Our mood had to be elevated, so I suggested,  “Here’s an exercise we used to play in our seminars. Everyone take a minute to think about this. Then we’ll each take a  turn telling the group an adjective that best describes us. The point of the exercise is to prove that we don’t see ourselves as others see us.’

Mike volunteered to start. The first word he said was “kind”. This is an impartial exercise, but my jaw must have dropped. Mike, kind? Perhaps In a Ghengis Kahn sort of way. “Did you ever see Mike coach a Little League Baseball Game?”, I was tempted to say. 

The next person to take a turn was Edith. She said, “generous.” Not that I’ve particularly noticed, but Edith, generous? She holds onto her money so tightly that her knuckles are always white. Who’s the one member of our faculty who never contributes to the emergency gift fund?

Tommy followed Edith. He said “fair minded”. Tommy must be referring to the color of his hair, because nothing about Tommy is fair minded. “That bum!” he rants furiously, if a person in political office makes a decision with which he disagrees.

Marcia chimed in with, ” my word is ‘private’.” Oh, yes; Marcia is private, alright. That’s why she ties me up every time I run into her in town, grabbing my attention to gab endlessly; describing all the pettinesses and disagreements in her family.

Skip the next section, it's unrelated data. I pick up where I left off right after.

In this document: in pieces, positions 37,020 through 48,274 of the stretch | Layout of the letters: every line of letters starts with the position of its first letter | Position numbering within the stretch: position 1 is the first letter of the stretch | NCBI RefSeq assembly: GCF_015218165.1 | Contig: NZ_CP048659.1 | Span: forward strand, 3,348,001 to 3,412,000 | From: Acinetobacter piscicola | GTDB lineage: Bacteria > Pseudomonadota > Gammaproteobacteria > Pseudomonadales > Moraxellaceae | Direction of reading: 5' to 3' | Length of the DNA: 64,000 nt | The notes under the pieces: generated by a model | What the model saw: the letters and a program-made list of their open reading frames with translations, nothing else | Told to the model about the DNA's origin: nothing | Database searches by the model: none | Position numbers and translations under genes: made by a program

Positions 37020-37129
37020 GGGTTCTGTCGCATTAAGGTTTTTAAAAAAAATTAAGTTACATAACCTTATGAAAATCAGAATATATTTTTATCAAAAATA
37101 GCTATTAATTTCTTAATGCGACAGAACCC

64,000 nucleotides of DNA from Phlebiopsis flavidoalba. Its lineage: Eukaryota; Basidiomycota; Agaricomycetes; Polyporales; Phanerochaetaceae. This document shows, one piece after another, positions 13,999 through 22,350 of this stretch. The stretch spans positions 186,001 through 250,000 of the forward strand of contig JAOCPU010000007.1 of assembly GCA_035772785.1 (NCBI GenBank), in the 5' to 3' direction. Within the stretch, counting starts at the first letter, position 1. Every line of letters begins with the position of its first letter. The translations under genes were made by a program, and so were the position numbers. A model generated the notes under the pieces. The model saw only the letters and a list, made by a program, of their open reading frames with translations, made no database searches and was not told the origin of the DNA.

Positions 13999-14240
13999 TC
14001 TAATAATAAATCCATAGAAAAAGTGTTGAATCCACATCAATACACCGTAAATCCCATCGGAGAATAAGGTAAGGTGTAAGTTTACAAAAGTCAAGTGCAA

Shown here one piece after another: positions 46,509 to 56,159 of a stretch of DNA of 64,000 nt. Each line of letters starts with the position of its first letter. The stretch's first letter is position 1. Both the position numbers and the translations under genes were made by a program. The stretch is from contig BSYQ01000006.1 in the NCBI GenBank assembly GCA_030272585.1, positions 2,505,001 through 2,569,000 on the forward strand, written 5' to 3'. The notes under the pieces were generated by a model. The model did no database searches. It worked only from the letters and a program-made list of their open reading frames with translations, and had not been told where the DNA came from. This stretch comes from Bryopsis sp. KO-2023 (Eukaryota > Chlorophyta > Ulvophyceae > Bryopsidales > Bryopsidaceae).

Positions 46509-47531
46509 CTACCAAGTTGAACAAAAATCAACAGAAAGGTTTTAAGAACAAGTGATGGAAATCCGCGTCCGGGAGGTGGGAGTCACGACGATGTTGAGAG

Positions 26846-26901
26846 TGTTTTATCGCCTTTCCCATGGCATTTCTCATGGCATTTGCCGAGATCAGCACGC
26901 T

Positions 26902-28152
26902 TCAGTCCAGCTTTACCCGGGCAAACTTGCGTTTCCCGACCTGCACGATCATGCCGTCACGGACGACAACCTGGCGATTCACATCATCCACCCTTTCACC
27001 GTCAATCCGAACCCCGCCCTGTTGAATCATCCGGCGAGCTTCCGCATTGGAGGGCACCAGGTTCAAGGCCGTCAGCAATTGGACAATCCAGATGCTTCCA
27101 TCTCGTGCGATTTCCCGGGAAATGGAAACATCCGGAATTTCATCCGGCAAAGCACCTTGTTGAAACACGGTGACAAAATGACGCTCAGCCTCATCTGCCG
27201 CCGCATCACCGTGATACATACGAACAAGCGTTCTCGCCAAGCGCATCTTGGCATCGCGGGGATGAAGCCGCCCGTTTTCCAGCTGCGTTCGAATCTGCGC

The eyes look toward me next. It is my turn to choose an adjective that most describes me. I will be honest, unlike the others. When I tell them my word they will immediately recognize me. “My adjective,” I say, “Is non-judgmental.”

As I told the group before we started this exercise, “Nobody sees you the way you see yourself.”


“My Dad can beat up your Dad.” A standard taunt back then. It was also my first awareness of competition. Someone can do something better than someone else.

My first childhood memory of being competitive involved trying to outsell my neighbor in a sidewalk sale. We each had a table filled with items to sell. I even had a semblance of a Business Plan: I’ll buy things she’s selling that I can sell at a higher price! She is asking only ten for that that jump rope with the fancy handles; it’s worth at least a dollar.

I took the firm action my child’s business mind deemed necessary for success. “May I buy that jump rope?” I asked.

“Sure,” she said.  With great glee and sense of advanced business acumen I handed over my ten cents and proudly placed her jump rope on my sale table. Throngs of kids will be fighting to own such a beautiful object! I waited and waited. There were no throngs, and those who did see it didn’t hold the rope in the same high regard I did. It remained on my table until dinner time, when everything had to be dismantled as is, sold or unsold.